Food & dining

An appetite for more in downtown Belmont

The produce section at Foodie’s Market in Belmont.

Craig F. Walker/Globe Staff

The produce section at Foodie’s Market in Belmont.

Ah, Belmont. A leafy suburb known for majestic abodes, Mitt Romney, and . . . food? Maybe soon: The small town center has gotten a culinary infusion in recent months, with the addition of a Foodie’s Market, Local Root cookware shop, and an upcoming American restaurant from noted chef Dante de Magistris.

This stretch of Leonard Street was formerly home to a Macy’s. Goodbye, cotton-poly blends; hello, organic produce.

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Foodie’s opened a 13,000-square-foot store on the site in May and plans a grand opening celebration at the end of August. The market has other branches in South Boston, the South End, and Duxbury, and it’s a favorite for chefs and amateur gastronomes thanks to its sprawling organic produce selection, scratch-made prepared foods, and — this is important — beer and wine selection. The market has a house chef and an on-site butcher.

Foodie’s focuses on customer service, says store manager Bob McPhail.

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“If you can’t find what you want, just ask, and we’ll special order it for you,” he says.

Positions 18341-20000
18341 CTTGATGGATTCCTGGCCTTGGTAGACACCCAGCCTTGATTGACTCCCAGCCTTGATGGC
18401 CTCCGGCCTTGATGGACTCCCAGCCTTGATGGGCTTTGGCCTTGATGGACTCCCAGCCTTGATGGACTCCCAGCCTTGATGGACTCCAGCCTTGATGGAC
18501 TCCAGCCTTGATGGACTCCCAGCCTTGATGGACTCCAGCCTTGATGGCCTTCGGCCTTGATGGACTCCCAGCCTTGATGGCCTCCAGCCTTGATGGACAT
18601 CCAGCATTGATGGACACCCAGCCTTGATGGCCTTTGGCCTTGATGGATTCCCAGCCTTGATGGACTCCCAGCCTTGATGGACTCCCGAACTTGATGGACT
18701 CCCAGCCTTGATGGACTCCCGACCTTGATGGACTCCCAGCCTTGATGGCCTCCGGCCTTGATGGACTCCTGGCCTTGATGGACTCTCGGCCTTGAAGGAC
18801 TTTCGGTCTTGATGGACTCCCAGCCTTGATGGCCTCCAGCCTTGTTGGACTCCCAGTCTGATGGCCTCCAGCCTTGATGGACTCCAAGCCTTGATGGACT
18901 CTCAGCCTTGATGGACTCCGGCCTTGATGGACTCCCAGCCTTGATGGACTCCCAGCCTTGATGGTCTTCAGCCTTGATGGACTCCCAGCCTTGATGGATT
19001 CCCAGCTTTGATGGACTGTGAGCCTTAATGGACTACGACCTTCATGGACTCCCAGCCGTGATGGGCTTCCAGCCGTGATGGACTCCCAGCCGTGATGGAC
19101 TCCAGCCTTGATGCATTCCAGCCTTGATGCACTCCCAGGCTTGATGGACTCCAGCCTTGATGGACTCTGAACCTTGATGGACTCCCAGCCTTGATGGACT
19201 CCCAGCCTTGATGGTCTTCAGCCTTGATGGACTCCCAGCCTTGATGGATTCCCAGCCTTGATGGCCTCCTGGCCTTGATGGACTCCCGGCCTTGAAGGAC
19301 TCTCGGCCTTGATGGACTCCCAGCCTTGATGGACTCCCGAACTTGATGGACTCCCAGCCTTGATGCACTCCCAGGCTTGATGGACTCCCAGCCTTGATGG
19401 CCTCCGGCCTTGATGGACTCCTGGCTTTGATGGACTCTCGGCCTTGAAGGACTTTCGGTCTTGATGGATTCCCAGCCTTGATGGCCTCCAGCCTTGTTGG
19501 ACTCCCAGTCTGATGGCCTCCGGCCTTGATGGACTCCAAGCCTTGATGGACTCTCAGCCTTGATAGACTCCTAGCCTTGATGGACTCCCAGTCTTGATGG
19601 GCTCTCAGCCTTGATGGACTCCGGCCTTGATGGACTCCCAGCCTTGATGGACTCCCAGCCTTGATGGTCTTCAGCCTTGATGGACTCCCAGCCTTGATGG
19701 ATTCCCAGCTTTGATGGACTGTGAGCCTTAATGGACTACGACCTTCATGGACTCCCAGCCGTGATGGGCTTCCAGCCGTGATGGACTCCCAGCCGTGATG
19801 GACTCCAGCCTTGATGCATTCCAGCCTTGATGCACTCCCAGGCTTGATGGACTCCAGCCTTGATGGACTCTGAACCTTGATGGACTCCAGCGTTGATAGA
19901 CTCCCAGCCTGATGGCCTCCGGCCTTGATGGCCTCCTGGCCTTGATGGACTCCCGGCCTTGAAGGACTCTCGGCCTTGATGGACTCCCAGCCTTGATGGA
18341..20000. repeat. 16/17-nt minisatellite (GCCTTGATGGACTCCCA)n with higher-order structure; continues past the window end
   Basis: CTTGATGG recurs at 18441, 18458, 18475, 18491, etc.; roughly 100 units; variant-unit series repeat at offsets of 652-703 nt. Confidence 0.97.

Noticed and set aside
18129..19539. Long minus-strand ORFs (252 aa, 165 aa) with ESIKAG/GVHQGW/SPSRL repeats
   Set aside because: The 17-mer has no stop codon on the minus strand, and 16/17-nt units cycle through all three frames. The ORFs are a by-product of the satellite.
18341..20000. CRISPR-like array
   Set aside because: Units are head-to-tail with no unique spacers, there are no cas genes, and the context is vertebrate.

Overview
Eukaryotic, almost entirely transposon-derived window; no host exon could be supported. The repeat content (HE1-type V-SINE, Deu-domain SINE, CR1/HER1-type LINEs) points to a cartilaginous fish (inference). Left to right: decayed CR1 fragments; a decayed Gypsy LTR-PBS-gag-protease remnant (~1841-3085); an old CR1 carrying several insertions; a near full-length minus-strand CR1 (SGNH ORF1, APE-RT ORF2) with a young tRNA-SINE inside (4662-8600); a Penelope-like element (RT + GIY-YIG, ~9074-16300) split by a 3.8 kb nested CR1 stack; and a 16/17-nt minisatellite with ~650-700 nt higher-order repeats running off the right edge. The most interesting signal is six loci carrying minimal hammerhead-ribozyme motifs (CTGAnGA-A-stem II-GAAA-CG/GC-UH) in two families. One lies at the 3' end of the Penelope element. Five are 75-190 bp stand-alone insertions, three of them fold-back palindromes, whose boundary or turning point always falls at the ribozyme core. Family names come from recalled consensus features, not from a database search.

There’s also delivery service and curbside grocery pickup.

Of course, you’ll need cookware to prepare such delicacies. Enter Local Root, a kitchenware shop that had been in Cambridge’s Observatory Hill area since 2012 and within sister property Didrik’s before that, known for funky home furnishings.

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Prowling for a paring knife? Serving spoons? Slicers, graters, peelers? A Dutch oven, perhaps? This is your place. Owner Jonathan Henke is also quick to point out that the two-story shop will sell the Big Green Egg, a ceramic kamado-style charcoal grill that resembles a plump avocado — a coveted staple among meat mavens.

“We have people visiting us from out of the country because they like our mix of products,” says Henke, who also runs a Newton store. He’s a particular fan of Local Root’s extensive selection of sleek Alessi La Cintura di Orione stainless steel and aluminum cookware.

Another perk? Knife sharpening. Hand over your weary, your dull, and your battered straight-edge kitchen knives, and Henke and crew will happily give them a makeover.

Then go grab a beer.

Dante de Magistris and his brothers, Damian and Filippo, will open an unnamed 135-seat restaurant on the same block, filling a neighborhood need for burgers and drinks. He’s known for Italian food at il Casale in Belmont and in Lexington and at dante inside Cambridge’s Royal Sonesta hotel, but the latest restaurant will be a departure, at the request of his regulars.

“We asked our Belmont customers what they might be hoping for, and almost everyone said, ‘Let’s have a big bar with burgers and prime rib. We’re looking for great, everyday American food,’ ” he says.

These shops join other independent businesses like Rancatore’s ice cream and the new Belmont Books, home to the Black Bear Café.

“I think that what’s happening in Belmont Center is one of the most exciting developments in retail anywhere around. All of these things in one place, in a real town center setting, is quite remarkable these days,” says Henke.

Kara Baskin can be reached at kara.baskin@globe.com.
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